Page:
Well, we actually do something similar all the time, whenever we ruminate on negative criticism. When we are criticized, we feel it in our body: we go into shock, our heart rate spikes, as we examine critiques from all angles, questioning how we could have done better. The trick to retaining positive sentiment is much the same: take the time to mull over compliments about your writing, and allow your body to experience them as well, creating a sensory association which will carry those memory traces all the way into implicit memory.
For example: as you absorb a compliment, imagine the enjoyment of sinking into a warm bath, or the sun on your skin on a winter’s day, or your hands cupped around a warming mug of something. Or literally take yourself somewhere else – go for a walk in a nature, near water, anywhere that predisposes you to a pleasant reverie. Spend a few moments immersed in the beauty of your surroundings, and link it to the beauty of someone’s kind words to you. As writers, we strive to immerse our readers in a sensory world – there’s no reason we can’t apply the same techniques to our harried writerly selves!
Immersing yourself in this feel-good soup isn’t a waste of time or an act of conceit: it’s an act of self-care, which helps build your resilience. The point of this exercise isn’t to ignore criticism, which can be incredibly helpful at times, but to provide a buffer of positive experiences to fall back on when you feel attacked. If you develop an internal sense of balance, you’re less likely to swing from proud highs to abysmal lows with each review, and more likely to take criticism in stride, improving your writing in the process.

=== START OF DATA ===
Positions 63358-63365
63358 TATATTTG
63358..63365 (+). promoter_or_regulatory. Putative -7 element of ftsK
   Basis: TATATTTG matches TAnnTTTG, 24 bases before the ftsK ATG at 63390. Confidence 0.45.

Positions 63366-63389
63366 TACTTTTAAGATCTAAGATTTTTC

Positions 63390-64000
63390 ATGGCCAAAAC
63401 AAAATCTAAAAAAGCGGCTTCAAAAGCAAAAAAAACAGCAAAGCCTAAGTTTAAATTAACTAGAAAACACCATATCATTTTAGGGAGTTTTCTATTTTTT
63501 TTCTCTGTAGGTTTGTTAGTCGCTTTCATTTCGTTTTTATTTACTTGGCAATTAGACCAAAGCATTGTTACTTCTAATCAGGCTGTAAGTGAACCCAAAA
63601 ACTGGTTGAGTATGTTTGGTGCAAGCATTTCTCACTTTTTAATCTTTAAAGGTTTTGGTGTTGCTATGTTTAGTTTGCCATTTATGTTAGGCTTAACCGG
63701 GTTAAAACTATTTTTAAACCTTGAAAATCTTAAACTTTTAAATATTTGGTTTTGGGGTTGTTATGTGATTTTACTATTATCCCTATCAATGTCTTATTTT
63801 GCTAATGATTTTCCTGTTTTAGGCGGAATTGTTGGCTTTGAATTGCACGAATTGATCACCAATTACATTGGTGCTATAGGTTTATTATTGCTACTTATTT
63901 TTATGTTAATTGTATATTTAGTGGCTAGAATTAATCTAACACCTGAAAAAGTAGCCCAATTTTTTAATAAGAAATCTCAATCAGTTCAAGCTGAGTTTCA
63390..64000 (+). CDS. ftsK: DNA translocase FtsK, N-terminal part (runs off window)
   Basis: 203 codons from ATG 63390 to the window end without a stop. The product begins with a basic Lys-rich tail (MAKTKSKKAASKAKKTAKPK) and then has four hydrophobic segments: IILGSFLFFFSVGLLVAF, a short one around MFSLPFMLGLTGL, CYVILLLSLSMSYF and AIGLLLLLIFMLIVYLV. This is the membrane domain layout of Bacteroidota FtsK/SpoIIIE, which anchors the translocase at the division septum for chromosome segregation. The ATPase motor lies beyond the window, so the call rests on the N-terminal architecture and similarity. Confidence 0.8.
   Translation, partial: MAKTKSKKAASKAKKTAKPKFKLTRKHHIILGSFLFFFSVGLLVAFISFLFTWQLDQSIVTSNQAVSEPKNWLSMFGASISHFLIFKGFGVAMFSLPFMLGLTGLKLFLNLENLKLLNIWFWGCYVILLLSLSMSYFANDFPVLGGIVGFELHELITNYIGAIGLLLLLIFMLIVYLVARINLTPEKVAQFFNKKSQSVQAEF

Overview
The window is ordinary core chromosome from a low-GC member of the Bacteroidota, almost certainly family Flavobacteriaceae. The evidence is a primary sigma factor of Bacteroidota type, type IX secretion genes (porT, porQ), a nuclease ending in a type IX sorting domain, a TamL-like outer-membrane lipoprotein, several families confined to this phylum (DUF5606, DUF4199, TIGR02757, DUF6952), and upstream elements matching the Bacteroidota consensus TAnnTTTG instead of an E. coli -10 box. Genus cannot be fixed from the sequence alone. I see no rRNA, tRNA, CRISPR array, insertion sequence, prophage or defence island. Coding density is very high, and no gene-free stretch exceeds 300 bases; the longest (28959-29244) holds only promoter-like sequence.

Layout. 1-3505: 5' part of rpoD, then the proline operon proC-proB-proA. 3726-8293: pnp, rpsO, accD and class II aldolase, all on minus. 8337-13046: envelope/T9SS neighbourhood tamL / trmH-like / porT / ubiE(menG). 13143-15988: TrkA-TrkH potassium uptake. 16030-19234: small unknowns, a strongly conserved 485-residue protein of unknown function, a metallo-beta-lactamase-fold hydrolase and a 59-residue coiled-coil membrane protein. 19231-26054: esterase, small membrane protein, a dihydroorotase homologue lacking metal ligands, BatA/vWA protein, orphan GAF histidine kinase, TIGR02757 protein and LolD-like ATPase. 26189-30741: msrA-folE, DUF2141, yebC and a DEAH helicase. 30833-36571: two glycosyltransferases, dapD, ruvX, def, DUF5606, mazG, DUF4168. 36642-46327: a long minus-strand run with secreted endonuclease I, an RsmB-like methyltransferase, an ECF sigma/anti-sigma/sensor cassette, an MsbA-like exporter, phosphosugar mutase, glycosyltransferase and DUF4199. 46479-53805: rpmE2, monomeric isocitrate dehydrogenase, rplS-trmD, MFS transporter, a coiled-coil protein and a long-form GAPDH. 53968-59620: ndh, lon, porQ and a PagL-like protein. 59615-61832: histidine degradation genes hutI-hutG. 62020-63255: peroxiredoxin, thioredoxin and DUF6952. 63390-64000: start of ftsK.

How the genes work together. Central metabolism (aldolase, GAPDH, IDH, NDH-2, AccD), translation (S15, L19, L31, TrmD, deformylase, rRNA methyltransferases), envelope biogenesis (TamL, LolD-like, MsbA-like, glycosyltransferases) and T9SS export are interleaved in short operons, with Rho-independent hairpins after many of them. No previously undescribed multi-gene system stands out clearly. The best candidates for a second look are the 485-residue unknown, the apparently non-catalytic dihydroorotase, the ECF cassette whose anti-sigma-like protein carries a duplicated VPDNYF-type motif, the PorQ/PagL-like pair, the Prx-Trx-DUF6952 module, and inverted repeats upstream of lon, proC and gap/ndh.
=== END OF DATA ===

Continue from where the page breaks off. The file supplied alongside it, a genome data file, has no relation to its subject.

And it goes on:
As the launch of my own debut novel draws closer, the question remains: will I be able to deal with the snark which, in our current climate, inevitably comes the way of almost all authors? I don’t know – I’m not there yet. What I do know is that I want to enjoy my future writing life, and not be always looking over my back for slings and arrows. Maybe by practicing these habits and actively embracing the positive, I’ll be able to do just that.
Keep a green bough in your heart, and a singing bird will come. Lao Tzu
Are there any compliments you’ve received about your writing, or other accomplishments, that you’ve never really taken the time to appreciate? Don’t be shy – I’d love to hear them. Share below!
Elizabeth Foster hails from Sydney, Australia, and on her way to becoming a writer, picked up a degree in psychology: hence her fascination with behavior and the brain. She now spends her days spinning stories about other worlds. Her first novel, Esme’s Wish, a fantasy/mystery for younger teens, will be published by Odyssey Books in September 2017. You can find out more about her journey here, and connect with her on Twitter or Facebook.
Becca Puglisi is an international speaker, writing coach, and bestselling author of The Emotion Thesaurus and its sequels. Her books are available in five languages, are sourced by US universities, and are used by novelists, screenwriters, editors, and psychologists around the world. She is passionate about learning and sharing her knowledge with others through her Writers Helping Writers blog and via One Stop For Writers—a powerhouse online library created to help writers elevate their storytelling.